In Los Angeles, Heal the Bay volunteers have cleaned up 1,194,587 plastic-related items, 614,205 smoking-related items, and 556,995 pieces of Styrofoam along the California coastline over the past 10 years. This year’s cleanup event is on April 21 in Santa Monica.
In Mission Viejo, volunteers will gather on Sunday, April 22, to plant drought-resistant trees and shrubs in their city and clean up litter along the way. The project starts at 8 a.m. and continues until lunchtime. At the same time, a Green Expo is being held on Mustang Run.
The 14th Annual Earth Day Celebration at Stinson Beach includes a beach cleanup and creek restoration. After the cleanup, you can celebrate Earth Day with music, dance, and art made from natural materials collected from the beach.
Pacifica Beach hosts an impressive event on Saturday, April 21, that starts with beach cleanups from Daly City to Half Moon Bay and then transitions into an EcoFest at Linda Mar State Beach. Last year, more than 6,800 volunteers removed nearly 2 tons of trash, half a ton of recyclables, and 15,422 cigarette butts!
On Saturday, April 28, you can volunteer at 16 different sites in Castro Valley. Projects include planting, weed abatement, trimming, mulch application, and litter cleanup. Ten schools are also participating in this effort to beautify the Castro Valley region.
Check out our Earth Day page of events to find an Earth Day celebration near you and look for ways to volunteer in the name of Mother Earth!Posted on In the Loop by Christina Files on Apr 19, 2018
This is California Healthy Soils Week, and today is Food Waste and Compost Day. The thin layer of carbon, minerals and microorganisms known as soil provides the basis for life on this planet as we know it, so it is worth celebrating.
Worldwide, cultivated soils have lost between 50 and 80 percent of their soil carbon. Carbon is the stuff that makes soil look rich and black. In California, we have agricultural soils with critically low soil carbon. Tilling exposes soil carbon to the air, allowing it to vaporize as carbon dioxide. Millions of tons of previously soil-based carbon have moved to the atmosphere, contributing to our global climate problem. Carbon in the soil feeds underground microbial life, a critical component of soil health. High-carbon, high-microbe soils grow healthy, resilient crops that need less water and fertilizer.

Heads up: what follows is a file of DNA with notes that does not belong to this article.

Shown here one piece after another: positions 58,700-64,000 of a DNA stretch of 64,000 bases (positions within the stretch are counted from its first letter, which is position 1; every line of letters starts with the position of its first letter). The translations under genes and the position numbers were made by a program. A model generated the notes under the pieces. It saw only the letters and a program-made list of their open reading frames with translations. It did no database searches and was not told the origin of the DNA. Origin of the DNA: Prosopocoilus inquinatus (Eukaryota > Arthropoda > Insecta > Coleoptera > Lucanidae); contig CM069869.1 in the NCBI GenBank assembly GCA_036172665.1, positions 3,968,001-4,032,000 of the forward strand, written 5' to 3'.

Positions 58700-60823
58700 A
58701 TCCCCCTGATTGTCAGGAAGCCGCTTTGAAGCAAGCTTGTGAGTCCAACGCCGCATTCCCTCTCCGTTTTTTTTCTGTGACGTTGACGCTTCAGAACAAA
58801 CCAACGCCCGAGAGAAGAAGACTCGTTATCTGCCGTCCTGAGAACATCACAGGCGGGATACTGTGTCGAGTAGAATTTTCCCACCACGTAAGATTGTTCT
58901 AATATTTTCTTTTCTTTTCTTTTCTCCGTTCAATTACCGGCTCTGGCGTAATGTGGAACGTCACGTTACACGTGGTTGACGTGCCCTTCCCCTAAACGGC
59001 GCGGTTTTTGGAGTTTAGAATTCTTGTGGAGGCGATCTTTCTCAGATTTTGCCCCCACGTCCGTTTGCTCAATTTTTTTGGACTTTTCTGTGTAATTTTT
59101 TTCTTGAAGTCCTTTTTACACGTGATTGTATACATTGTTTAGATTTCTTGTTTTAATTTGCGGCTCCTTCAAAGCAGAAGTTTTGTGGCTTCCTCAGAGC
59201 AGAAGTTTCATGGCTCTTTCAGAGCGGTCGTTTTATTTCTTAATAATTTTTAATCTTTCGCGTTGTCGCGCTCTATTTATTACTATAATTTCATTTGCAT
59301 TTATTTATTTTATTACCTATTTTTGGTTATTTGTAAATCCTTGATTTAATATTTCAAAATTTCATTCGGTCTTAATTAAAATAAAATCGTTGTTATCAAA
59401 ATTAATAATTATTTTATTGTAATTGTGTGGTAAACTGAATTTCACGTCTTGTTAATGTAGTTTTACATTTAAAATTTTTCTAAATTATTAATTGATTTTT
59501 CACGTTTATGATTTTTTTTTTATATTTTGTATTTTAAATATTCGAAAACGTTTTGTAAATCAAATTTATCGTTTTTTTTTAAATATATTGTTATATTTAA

Soil can absorb millions of tons of carbon dioxide from the air worldwide. Building soil carbon is possibly the most effective way to slow and even reverse a changing climate.
How do we build soil carbon? The fastest and easiest way is by using compost and mulch. The California compost community takes millions of tons of lawn trimmings and food waste annually and transforms these discards into valuable mulches and soil amendments. You can help by putting only clean, biodegradable organics in your “green” bin (if your waste management service provides one), and by purchasing compost and mulch for your yard. You can also compost at home.
Compost contains about 22 percent carbon, and it also provides a diverse community of micro-organisms. Plants that grow in soil with a diverse and robust microbial life will be bigger and stronger, and will pull more carbon out of the air for photosynthesis. But plants do not use all of the carbon they sequester from the air. They pump some of it into the ground through their roots, attracting friendly soil organisms and growing the carbon pool again.
Once we understand the environmental power of soil, it makes sense to have a week to celebrate it. In 2015, we celebrated the International Year of the Soil … and 2016 was the International Year of the Pulses.
A pulse is a legume that produces a dry grain, not a green vegetable. If you are experiencing dwindling yields in your backyard garden, consider using compost and planting a cover crop that includes pulses. A cover crop helps keep roots in the soil at all time, which feeds soil microorganisms. It also protects the soil surface from sun and erosion. When cover crops are cut down, the roots become part of the soil carbon pool. Legumes also take nitrogen out of the air (our atmosphere is about 78 percent nitrogen) and “fix” it into the soil. Some cover crops can fix as much as 200 pounds per acre of nitrogen into soil, helping to fuel next year’s crops.
It’s time to give the soil the respect and protection it deserves. Compost, mulch, and cover crops are sustainable ways to build healthy soils and help prepare for whatever Mother Nature throws at us next.Posted on In the Loop by Robert Horowitz on Dec 6, 2017